*** Update!! v2 ***

Phone volume must be 3/4 of the bar. You will hear the 'squawk' of the transmission but if the volume is too low, even with Vox at 1, nothing will transmit. I put a sound muffler on my phone speaker so it doesn't spook me while driving.

These are the settings that worked best for me to get this whole thing working properly... your mileage may vary.

Step 3: Conclusions...

Filling in the gaps...

Why did I not log my phone into the Googlez? Once you do, all the notifications from Insta-Face, Snap-Books, and the like will come through the phone when one of your compadres posts a new cat video or a new noodle truck. And if you are APRSing, those notifications will then be transmitted over the air. "Das ist verboten" per the us FCC rules for spurious transmissions. Also, I don't have a SIM card in the phone.. who wants to get a phone call out in the mountains. That's the whole reason for getting out and about.

What is a Relay and what is an I-Gate? A Relay is just that... it takes your transmission, usually of lower power, and rebroadcasts at a higher power so that it covers a larger area... Search and Rescue can't get to you if your coordinates aren't pushed out.

APRSDroid takes advantage of the GPS of the smartphone for coordinates. That is what get transmitted along with your callsign and and optional short message.

APRSDroid also allows for direct messaging to individuals... just slide over to the "Messaging" tab to send a note to another Ham using their callsign. They can then ack from their APRSDroid.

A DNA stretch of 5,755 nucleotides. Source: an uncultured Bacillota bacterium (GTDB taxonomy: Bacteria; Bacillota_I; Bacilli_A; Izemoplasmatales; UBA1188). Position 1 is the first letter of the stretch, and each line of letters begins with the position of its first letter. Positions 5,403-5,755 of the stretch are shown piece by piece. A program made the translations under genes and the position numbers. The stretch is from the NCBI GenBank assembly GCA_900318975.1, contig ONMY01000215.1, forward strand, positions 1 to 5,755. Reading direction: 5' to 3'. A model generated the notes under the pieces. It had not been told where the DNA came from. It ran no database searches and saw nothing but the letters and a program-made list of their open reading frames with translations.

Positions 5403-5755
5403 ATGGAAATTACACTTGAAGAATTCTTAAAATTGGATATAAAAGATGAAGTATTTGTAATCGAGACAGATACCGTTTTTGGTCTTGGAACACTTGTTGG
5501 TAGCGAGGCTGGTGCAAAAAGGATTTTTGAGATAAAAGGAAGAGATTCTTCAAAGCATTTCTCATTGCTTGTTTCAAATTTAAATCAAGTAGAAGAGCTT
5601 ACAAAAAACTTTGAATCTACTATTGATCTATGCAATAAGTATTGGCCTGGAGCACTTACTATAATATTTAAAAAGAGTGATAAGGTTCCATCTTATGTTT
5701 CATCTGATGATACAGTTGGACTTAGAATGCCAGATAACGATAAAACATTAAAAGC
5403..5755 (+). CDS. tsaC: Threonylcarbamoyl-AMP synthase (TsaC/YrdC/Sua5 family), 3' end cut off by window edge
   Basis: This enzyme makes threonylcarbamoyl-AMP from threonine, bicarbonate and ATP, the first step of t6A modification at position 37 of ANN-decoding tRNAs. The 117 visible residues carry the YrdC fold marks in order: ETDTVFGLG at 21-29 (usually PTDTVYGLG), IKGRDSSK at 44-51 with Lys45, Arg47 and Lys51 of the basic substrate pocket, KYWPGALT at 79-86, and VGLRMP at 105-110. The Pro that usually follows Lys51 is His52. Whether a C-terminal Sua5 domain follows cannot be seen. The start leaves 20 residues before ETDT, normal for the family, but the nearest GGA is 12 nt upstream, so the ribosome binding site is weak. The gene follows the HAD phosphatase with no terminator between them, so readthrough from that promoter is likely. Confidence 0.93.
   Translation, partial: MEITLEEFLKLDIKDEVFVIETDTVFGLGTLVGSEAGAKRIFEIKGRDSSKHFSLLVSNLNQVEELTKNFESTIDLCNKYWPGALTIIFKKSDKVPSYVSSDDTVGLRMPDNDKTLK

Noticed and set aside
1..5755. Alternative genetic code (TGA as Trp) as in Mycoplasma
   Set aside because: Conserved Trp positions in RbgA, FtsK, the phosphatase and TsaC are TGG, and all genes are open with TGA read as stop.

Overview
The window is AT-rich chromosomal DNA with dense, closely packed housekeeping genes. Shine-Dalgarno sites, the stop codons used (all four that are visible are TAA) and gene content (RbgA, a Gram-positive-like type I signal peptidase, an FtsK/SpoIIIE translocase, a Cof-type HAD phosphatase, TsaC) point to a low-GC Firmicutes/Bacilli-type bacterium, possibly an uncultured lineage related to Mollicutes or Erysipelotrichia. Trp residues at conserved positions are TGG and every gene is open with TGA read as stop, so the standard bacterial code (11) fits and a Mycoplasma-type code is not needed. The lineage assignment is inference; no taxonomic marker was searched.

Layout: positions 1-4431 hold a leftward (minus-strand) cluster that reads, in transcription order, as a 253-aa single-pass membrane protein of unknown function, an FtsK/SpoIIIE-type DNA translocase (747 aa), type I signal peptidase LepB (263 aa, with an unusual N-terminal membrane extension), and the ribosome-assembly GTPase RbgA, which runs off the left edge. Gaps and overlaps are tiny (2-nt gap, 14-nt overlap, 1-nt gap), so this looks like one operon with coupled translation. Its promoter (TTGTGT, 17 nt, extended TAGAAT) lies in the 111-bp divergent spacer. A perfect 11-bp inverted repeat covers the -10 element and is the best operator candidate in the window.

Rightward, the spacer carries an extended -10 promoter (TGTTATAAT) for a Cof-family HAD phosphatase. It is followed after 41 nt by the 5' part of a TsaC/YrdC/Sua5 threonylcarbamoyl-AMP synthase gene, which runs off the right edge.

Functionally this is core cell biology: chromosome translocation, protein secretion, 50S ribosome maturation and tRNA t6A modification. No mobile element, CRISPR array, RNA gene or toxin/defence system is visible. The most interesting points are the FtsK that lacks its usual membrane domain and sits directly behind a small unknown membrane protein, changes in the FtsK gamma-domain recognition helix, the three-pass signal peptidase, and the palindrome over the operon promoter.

I didn't forget... an I-Gate is a relay that is connected to the Interwebz. Why? A very cool Fin put together to take APRS transmissions and post them onto a modified Google Maps (uses the Maps API). That way you can see the Hams in your area or those traveling through or if you want to send a message to a fellow Ham in Australia or Scotland, you can see if they are out and about with APRS capability.

(Pro Tip: If you are geographically separated from one of your compadres [not in LOS between the radios], a message can be sent through an I-Gate similar to IRLP. This is untested by me, though).

Oh and Weather!!! One of my other hobbies... APRS can be used to transmit weather data from compatible weather stations... why? For the fun of it!!! The APRS Wx packets are simple enough to program into your 'duino/bone and send over the link. I have an additional project that I am ruminating on to inject Wx data into my APRS tracking while out snowshoeing.

Finally, if you are into hard-core 'tactical reclamation operations' (e.g. hacker, et al.) this chap ( has a home-brew version that could easily accommodate a GPS shield to his 'duino project.

Thanks for following along and sharing my excitement. 73 - KG7IOA clear


ThomasK19 (author)2016-03-06

Interesting how German idioms crawl into foreign languages ;-)

Nice insight into an area I know that exists, but that's out of my horizon.

k-twizel (author)ThomasK192016-03-07

Bien sûr, mon ami!

Thanks as well. My intention was not to do an APRS primer as there are many of those. Device configuration is not really discussed well.